The retail environment is a tough one. The pandemic tested the industry and businesses are yet to fully recover. There is a constant change in what customers want, thanks to the competition, market disruption by new online players, discounts and changes in consumer buying patterns.

The offerings from leading brands such as Amazon, Netflix etc. have made customers demand a more personalized shopping experience. A study by Segment.io found out that 71% of customers feel frustrated when a shopping experience is impersonal. Consumers do not want brands to send irrelevant emails. They want their online website feed to cater to their personal interests and shopping needs. Offers and recommendations on websites when relevant to a shopper’s interest result in higher sales and average order values.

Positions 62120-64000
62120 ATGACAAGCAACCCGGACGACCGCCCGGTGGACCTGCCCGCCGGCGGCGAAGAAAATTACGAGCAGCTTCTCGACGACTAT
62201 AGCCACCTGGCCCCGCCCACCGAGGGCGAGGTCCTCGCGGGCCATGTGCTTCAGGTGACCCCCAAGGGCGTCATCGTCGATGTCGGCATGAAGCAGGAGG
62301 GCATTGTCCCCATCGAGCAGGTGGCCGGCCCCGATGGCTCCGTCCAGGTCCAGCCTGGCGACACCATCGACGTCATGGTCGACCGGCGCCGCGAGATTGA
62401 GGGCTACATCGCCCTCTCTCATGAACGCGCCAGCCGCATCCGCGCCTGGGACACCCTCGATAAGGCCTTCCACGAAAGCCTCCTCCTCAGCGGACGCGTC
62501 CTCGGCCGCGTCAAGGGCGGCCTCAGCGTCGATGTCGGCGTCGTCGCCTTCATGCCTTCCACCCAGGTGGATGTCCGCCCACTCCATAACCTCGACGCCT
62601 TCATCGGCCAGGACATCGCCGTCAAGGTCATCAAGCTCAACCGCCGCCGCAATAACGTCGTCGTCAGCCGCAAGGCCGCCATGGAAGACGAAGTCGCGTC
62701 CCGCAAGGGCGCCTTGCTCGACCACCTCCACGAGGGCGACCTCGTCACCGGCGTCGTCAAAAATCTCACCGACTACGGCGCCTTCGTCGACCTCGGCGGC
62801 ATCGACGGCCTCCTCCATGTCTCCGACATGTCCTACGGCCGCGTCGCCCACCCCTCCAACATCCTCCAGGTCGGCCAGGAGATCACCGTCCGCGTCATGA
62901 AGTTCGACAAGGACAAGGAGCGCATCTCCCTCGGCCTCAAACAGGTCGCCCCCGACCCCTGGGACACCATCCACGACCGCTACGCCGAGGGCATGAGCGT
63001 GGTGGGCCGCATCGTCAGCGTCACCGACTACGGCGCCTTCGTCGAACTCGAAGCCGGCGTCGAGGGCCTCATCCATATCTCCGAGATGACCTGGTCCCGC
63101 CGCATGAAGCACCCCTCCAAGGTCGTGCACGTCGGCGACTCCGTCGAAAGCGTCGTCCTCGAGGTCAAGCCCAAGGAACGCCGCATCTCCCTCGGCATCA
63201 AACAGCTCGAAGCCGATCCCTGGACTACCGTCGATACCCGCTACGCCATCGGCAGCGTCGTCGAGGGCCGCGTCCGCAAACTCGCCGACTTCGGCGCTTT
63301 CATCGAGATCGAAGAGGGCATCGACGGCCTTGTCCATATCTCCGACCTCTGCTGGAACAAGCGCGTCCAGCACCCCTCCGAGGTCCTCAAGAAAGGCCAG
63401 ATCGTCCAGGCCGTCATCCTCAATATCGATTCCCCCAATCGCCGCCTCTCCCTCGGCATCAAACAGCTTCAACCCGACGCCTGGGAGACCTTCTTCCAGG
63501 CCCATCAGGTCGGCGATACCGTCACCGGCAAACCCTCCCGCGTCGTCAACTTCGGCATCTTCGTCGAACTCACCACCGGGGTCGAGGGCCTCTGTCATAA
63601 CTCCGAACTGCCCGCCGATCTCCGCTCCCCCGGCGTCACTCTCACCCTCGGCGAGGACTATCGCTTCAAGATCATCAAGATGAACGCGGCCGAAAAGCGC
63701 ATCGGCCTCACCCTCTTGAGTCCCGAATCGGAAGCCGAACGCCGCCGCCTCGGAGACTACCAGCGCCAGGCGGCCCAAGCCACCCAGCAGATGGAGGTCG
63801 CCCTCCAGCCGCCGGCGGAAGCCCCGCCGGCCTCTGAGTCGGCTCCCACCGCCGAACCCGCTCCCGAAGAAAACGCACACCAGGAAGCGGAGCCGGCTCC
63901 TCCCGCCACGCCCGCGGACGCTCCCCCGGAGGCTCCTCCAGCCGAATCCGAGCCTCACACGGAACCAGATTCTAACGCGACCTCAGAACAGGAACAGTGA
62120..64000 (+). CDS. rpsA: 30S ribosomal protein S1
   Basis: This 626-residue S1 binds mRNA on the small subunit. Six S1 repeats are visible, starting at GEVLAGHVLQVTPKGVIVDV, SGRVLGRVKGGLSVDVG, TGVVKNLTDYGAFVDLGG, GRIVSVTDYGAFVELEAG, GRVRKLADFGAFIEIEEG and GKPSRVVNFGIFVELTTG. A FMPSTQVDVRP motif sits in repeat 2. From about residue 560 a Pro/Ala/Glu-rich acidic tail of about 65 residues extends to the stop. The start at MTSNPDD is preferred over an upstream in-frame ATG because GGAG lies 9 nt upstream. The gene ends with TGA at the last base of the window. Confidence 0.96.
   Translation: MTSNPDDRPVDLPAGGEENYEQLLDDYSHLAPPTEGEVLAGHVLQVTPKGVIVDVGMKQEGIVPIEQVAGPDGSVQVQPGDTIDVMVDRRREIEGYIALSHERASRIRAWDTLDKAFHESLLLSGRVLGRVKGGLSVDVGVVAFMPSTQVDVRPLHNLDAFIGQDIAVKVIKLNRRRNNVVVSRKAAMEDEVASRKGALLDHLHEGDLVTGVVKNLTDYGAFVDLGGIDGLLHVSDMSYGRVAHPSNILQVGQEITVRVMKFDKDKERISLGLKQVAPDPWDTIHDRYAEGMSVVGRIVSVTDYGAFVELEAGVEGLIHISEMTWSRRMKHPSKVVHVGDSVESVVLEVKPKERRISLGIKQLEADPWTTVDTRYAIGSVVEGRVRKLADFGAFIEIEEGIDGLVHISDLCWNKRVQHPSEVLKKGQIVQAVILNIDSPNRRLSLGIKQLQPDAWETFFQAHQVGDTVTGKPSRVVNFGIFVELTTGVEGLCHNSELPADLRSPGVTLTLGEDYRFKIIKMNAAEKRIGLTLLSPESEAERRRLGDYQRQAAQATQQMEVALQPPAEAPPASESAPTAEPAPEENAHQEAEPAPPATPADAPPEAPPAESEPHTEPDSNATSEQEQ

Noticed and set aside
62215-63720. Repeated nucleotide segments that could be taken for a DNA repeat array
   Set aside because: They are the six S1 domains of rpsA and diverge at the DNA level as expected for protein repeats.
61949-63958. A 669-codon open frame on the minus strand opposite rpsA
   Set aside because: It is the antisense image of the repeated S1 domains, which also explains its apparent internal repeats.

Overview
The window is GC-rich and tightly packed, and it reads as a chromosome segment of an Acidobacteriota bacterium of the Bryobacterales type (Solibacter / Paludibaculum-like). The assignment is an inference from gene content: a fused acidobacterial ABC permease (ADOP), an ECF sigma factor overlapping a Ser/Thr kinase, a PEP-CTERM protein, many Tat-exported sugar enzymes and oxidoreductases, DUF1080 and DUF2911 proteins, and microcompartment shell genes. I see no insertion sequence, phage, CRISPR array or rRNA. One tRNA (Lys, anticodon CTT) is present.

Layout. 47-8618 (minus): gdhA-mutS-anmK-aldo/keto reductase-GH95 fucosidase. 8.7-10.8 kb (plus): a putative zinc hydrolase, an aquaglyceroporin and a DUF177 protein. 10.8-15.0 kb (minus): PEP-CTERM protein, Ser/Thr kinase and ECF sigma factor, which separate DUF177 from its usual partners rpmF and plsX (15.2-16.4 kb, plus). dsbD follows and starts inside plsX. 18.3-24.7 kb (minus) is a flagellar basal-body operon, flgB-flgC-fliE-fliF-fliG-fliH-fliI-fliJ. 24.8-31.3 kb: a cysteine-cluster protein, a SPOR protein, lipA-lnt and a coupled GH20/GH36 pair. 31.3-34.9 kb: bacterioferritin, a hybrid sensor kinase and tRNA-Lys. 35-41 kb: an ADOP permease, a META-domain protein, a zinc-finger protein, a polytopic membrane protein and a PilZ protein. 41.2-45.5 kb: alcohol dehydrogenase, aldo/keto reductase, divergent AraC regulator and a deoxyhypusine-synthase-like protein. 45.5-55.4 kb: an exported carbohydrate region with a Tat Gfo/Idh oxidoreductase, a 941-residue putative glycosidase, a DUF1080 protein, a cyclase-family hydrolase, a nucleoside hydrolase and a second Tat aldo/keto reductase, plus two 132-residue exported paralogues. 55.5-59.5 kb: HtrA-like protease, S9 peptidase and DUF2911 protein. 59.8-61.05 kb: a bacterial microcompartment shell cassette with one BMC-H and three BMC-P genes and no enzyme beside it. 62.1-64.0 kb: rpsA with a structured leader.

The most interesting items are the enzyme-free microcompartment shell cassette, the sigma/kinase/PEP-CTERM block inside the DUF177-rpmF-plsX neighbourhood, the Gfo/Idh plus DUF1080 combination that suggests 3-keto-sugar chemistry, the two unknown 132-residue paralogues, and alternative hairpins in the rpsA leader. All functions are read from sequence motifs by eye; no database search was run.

Personalization makes it difficult for competitors to imitate brands as it is based on data collected from customers.

How can small businesses adapt to address what customers want?

  • Unlike larger enterprises and online stores, small businesses do not collect a lot of customer personal data. However, you may still collect basic details such as name, number and email for promotional and transactional communication. Talk to your technology partner to incorporate the latest technologies and follow guidelines. Ensure you have an updated privacy policy on your website. Inform customers on all lead collection forms that you do not sell their data to third party sites or providers. A simple declaration can do wonders in building customer trust and confidence. Do not send too many promotional emails. Allow recipients to easily unsubscribe if they do not wish to receive more emails.
  • Ensure consistent brand image (logo, color scheme, fonts) and messaging all channels including website, email newsletters, social media profiles, promotional flyers, invoices, online advertisements etc.
  • Allow customers to reach out for help using multiple communication channels (phone, email, web chat, forms on website etc.). Ensure timely response and communication